Remotes & Accessories

Help with Roku remotes and accessories, including pairing a remote, setting up TV power & volume control, using voice commands, power adapters, cables, headphones, and wireless speaker accessories.
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gonzotek
Level 7

Re: Remoku

"mkiker2089" wrote:
I've noticed an issue using Remoku on my network. It correctly see's that my IP starts with 192.168 however it then looks for 192.168.1.x but my network is 192.168.42.x

So, does it read the first half and assume the rest or is it just coincidence that it got it that far.

It's not a big deal however because after I fixed it once it remembers it from then on.
It doesn't 'see' the IP at all (javascript restriction, there's no cross-platform way around it), so you have to enter that part. I chose 192.168.1 as the default, because that's almost certainly the single most common network base address out there (there are others suggested in the help). I've never seen a router with a 192.168.42 base, is that something you set on your router or did it come that way? If it came that way, I'll add it to the list of common base addresses.
Remoku.tv - A free web app for Roku Remote Control!
Want to control your Roku from nearly any phone, computer or tablet? Get started at http://help.remoku.tv
by Apps4TV - Applications for television and beyond: http://www.apps4tv.com
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gonzotek
Level 7

Re: Remoku

"Gilgamesh" wrote:
I would think that the numbers have a meaning but, for internal network purposes, those meanings are pretty much irrelevant.
They do, and you're right that the meanings are pretty much irrelevant for most home users. For those interested in arcane networking trivia however, wikipedia explains:
http://en.wikipedia.org/wiki/Private_ne ... ess_spaces
Remoku.tv - A free web app for Roku Remote Control!
Want to control your Roku from nearly any phone, computer or tablet? Get started at http://help.remoku.tv
by Apps4TV - Applications for television and beyond: http://www.apps4tv.com
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Gilgamesh
Level 8

Re: Remoku

"gonzotek" wrote:
They do, and you're right that the meanings are pretty much irrelevant for most home users. For those interested in arcane networking trivia however, wikipedia explains:
http://en.wikipedia.org/wiki/Private_ne ... ess_spaces


Well I read that article and I do have a question that you might be able to answer: Was that written in English? And is there another article that explains that one?

I read techneese fairly well in fact I can actually understand most user's manuals but that article had me saying "WTF" more than I said "Ah I understand now."

Oh well, I guess I don't really need to know as long as it works. :?
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gonzotek
Level 7

Re: Remoku

"Gilgamesh" wrote:
"gonzotek" wrote:
They do, and you're right that the meanings are pretty much irrelevant for most home users. For those interested in arcane networking trivia however, wikipedia explains:
http://en.wikipedia.org/wiki/Private_ne ... ess_spaces


Well I read that article and I do have a question that you might be able to answer: Was that written in English? And is that another article that explains that one?

I read techneese fairly well in fact I can actually understand most user's manuals but that article had me saying "WTF" more than I said "Ah I understand now."

Oh well, I guess I don't really need to know as long as it works. :?
Don't feel bad, I took several IT-related community college classes a few years ago, where I'm pretty certain (read: absolutely sure) I had a better understanding of network technology than the professors. And I'm far from an expert Smiley Happy. All network addresses are actually just long binary numbers, and are calculated in binary, then translated back to an easier (for a human) notation. So the total possible theoretical max number of IPv4 addresses is a 32-bit integer, or 4294967296 (2^32) (there are many reserved ip addresses in that range, so the real maximum is lower than that). This is expressed in 'dotted decimal' notation, with four 'octets' : W.X.Y.Z. The range goes from 2^0 . 2^0 . 2^0 . 2^0 to 2^8 . 2^8 . 2^8 . 2^8 or 0.0.0.0 to 255.255.255.255 (with all the numbering starting from zero, not one). Then we divide and subdivide that address space using binary subnet masking, for example a private 192.168.x.x address will have a network mask of 255.255.0.0, or in binary 11111111 11111111 00000000 00000000. After masking, the only part of the network address you (or your router) cares about is the parts that aren't masked (i.e. the zeroed part of the mask).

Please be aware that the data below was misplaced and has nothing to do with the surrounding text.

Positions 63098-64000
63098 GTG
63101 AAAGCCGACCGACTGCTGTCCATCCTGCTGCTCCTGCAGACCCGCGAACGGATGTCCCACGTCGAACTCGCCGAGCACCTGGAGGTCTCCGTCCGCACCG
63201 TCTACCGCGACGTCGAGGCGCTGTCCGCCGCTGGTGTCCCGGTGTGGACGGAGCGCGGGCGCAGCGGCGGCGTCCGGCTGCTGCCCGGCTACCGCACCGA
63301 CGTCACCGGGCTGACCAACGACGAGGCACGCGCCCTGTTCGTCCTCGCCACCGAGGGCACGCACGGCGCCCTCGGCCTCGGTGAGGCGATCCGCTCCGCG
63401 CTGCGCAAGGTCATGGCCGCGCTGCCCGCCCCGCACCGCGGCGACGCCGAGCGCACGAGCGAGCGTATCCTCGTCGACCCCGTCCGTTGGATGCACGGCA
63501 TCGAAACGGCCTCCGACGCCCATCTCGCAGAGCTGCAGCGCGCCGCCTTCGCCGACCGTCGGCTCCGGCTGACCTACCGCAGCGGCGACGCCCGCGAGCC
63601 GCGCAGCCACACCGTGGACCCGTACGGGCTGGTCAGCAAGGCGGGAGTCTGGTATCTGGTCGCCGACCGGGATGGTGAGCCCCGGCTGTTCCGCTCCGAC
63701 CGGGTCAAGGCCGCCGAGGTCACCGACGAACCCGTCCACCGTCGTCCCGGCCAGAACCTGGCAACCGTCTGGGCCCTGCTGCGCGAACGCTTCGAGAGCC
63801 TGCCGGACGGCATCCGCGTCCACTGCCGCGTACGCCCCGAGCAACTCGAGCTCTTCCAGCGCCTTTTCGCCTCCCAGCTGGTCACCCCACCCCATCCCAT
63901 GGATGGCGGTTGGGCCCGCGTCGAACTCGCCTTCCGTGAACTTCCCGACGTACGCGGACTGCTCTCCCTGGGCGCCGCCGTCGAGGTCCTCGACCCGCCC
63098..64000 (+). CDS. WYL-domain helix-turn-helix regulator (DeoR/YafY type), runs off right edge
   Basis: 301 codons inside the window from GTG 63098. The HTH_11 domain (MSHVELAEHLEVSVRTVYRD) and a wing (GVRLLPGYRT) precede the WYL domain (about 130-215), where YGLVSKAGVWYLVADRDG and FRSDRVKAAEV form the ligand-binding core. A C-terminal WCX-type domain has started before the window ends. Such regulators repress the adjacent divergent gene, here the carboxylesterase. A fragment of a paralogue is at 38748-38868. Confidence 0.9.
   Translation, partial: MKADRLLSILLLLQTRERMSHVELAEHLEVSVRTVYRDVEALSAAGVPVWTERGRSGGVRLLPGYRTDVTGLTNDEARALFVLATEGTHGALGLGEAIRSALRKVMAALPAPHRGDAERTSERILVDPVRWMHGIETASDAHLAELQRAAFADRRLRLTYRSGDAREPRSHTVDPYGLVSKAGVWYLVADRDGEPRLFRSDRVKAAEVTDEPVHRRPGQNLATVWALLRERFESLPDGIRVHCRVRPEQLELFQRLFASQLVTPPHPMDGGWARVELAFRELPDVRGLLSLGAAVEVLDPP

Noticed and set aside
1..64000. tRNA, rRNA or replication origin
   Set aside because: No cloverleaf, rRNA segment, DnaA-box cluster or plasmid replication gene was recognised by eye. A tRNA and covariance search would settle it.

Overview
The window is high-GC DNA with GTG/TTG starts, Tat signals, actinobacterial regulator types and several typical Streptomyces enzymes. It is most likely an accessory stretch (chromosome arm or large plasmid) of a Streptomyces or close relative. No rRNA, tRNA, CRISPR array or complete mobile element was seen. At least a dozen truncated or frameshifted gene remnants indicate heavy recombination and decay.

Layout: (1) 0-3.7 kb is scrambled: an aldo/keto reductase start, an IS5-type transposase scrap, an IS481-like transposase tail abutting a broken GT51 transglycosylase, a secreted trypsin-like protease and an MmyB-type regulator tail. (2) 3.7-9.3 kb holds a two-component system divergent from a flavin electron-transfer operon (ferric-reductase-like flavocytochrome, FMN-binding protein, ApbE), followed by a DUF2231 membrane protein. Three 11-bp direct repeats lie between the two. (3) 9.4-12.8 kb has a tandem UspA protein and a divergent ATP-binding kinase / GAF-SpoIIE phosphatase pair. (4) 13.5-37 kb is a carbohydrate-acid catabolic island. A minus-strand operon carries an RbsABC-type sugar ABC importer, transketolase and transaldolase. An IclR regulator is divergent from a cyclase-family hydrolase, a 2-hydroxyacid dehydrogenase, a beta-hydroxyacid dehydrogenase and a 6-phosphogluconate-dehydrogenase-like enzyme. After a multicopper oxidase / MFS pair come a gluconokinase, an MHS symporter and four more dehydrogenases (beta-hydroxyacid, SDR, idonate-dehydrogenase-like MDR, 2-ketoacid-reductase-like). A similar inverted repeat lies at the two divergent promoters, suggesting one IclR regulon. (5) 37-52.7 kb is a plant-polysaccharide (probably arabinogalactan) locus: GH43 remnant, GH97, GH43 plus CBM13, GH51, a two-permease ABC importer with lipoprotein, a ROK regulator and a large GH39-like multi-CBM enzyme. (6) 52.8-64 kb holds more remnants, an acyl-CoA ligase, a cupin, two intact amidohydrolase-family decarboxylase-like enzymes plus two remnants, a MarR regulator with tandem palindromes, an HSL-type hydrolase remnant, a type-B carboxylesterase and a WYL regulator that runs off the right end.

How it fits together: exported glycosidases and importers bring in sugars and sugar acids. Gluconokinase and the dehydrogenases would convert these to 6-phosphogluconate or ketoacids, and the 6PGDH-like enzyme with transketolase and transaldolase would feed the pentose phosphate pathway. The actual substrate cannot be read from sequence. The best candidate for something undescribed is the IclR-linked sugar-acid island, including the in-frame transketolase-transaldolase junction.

Most people never have to worry about this stuff, thankfully. And soon we'll all be using IPv6, as all public IPv4 addresses have been handed out at this point. The most obvious advantage of IPv6 is its much larger address space than in IPv4. IPv6 addresses are 128 bits long, compared to only 32 bits previously. While the IPv4 address space contains only about 4.3×10^9 (4.3 billion) addresses, IPv6 defines approximately 3.4×10^38 (340 undecillion) unique addresses. I haven't yet begun to study IPv6 addressing Smiley Happy.
Remoku.tv - A free web app for Roku Remote Control!
Want to control your Roku from nearly any phone, computer or tablet? Get started at http://help.remoku.tv
by Apps4TV - Applications for television and beyond: http://www.apps4tv.com
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mkiker2089
Level 7

Re: Remoku

"gonzotek" wrote:
"Gilgamesh" wrote:
I would think that the numbers have a meaning but, for internal network purposes, those meanings are pretty much irrelevant.
They do, and you're right that the meanings are pretty much irrelevant for most home users. For those interested in arcane networking trivia however, wikipedia explains:
http://en.wikipedia.org/wiki/Private_ne ... ess_spaces


Doesn't that only apply to the first two however? I know on my router I can change the third part to anything from 00-99 and the last part is a table that can be restricted.

I changed to 192.168.42 simply because 42 is the meaning of life and the universe so my network reflects that.
-Marshall-

Nun sacciu, nun vidi, nun ceru e si ceru durmiv.
I know nothing, I see nothing, I wasn't there,
and if I was there, I was asleep.
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gonzotek
Level 7

Re: Remoku

"mkiker2089" wrote:
"gonzotek" wrote:
"Gilgamesh" wrote:
I would think that the numbers have a meaning but, for internal network purposes, those meanings are pretty much irrelevant.
They do, and you're right that the meanings are pretty much irrelevant for most home users. For those interested in arcane networking trivia however, wikipedia explains: